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This page is intended for those who are planning their first Web site. (The dictionary offers additional definitions of some common terms.)

If you're well acquainted with the basics, please proceed to the Site Planner.

Do I need a Web site?

The public now expects businesses and organizations to have a Web site that can, at the very least, supply basic information and a means of getting in contact. Web sites have become nearly as commonplace as a telephone or fax machine or printed brochure.

Today, a good site for a medium-sized business should be attractive and professional in appearance. But above all, it should effectively communicate your message to your target audience.

Will a Web site make my business immediately more successful?

Does a phone, or fax machine or brochure? All are means of promotion and communication, but need to be used effectively. On the other hand, neglecting to have one of these tools can put the organization at a serious disadvantage.

So I've decided to get a Web site. How can I tell who can design a good one for me?

You must do some homework, and compare what is being offered by various designers. Study their own sites, and look carefully and critically at sites they have already produced. Try to test these sites with a variety of browsers.

Some warning signs:

  • Poor organization, making it difficult to find the information you want.
  • Pages that load slowly. Many people will not wait around.
  • Colors or graphics that make the actual content harder to read and absorb.
  • Graphics that are jagged or fuzzy.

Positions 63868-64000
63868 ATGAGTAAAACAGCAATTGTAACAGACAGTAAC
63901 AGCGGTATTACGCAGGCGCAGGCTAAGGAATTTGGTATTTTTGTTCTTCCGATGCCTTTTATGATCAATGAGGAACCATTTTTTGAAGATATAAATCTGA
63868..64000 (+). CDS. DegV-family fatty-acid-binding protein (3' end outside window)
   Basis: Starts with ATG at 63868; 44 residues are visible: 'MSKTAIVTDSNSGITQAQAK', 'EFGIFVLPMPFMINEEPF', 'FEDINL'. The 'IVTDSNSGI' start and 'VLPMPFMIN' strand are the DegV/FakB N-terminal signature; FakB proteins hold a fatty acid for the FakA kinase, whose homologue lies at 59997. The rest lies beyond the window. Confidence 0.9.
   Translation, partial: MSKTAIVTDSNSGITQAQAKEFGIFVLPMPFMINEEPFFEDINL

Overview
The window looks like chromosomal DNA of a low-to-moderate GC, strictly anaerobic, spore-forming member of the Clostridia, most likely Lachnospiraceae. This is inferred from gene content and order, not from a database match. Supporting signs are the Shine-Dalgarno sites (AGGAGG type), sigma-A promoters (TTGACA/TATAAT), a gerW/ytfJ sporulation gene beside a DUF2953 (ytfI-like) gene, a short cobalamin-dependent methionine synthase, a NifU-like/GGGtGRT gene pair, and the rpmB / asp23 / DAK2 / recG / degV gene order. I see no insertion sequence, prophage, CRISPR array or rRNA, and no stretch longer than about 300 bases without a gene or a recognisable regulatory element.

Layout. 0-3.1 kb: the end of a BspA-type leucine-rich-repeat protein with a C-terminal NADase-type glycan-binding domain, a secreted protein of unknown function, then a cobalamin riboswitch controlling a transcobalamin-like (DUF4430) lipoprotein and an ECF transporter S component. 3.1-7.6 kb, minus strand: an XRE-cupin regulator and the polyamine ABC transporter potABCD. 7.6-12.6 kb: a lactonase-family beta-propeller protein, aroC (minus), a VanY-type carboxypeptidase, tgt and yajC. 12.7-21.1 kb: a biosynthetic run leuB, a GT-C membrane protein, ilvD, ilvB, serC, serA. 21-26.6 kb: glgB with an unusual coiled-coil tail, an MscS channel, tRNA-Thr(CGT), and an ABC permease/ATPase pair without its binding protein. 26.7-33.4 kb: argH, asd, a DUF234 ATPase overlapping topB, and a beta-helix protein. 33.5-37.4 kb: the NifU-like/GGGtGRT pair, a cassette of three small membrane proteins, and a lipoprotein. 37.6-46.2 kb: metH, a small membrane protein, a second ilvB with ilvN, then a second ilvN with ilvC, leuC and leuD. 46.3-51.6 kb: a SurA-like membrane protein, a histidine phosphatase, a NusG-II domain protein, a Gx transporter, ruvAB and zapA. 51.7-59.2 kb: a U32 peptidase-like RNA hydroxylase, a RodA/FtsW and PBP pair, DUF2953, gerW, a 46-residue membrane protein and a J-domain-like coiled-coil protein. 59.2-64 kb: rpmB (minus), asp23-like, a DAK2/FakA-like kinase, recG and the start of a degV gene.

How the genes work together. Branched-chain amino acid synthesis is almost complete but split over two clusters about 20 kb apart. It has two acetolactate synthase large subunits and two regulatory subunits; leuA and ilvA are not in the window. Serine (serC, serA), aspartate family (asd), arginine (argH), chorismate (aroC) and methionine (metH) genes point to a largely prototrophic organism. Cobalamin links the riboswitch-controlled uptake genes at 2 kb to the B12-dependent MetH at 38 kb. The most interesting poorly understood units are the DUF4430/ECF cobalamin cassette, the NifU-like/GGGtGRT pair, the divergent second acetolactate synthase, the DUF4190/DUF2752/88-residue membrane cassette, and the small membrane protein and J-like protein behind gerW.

• A general appearance that could be confused with a "personal homepage" by a hobbyist, and that can make your business seem less than professional.
  • A site that looks great on the most current browsers and state of the art computers, but that is unusable on older systems.
  • Dead ends. No one should ever have to click on a link that sounds interesting, wait for that page to download, and then be greeted by an "Under Construction" sign. Never.

My nephew has a copy of Front Page. Can he develop my Web site?

Maybe. Judge his work by the standards mentioned above.

What will make my site good?

We've already discussed several important issues:

  • Ease of finding important information
  • Attractive and professional appearance
  • Fast downloads
  • Good accessibility for all computers/browsers as well as for disabled visitors (see information about this site)

But a different quality, often overlooked, may be the most important:

Give your audience a reason to visit your site.

Define your target audience, and give them a compelling reason to visit. Don't restrict yourself to a "brochure site" that is essentially an advertisement. On the Web, people search for information or "freebies" -- something that is of use to them. Useful sites keep their visitors for longer periods, and have return visitors. A good designer can help you plan a strategy for incorporating useful content.

Which leads to another important point:

Keep the Web site up to date, and keep adding new material.

This is crucial. With over one billion webpages fighting for attention, search engines eliminate static webpages from their indexes. You may have a wonderful site, but people need to be able to locate it.

What else can I do to make my site successful?

A few more tips, mostly involving money:

  • Host your site with a reputable company, that will function reliably.
  • Make sure to register for a domain name that accurately reflects the name of your business. And then use it everywhere you can: on business cards, brochures, stationery, etc.
  • Do not succumb to the temptation to plaster your site with advertisements.

Frankly, when I surf the Internet none of the sites look so good. Why?

Your computer may not be configured to take best advantage of the Internet's offerings. For more information, please read an article I wrote about upgrading browsers and configuring your system.

I hope you are forming a better idea of what you need.

Next, the Site Planner will help you prepare for the initial consultation.

You may also contact me for further clarifications and a free estimate.

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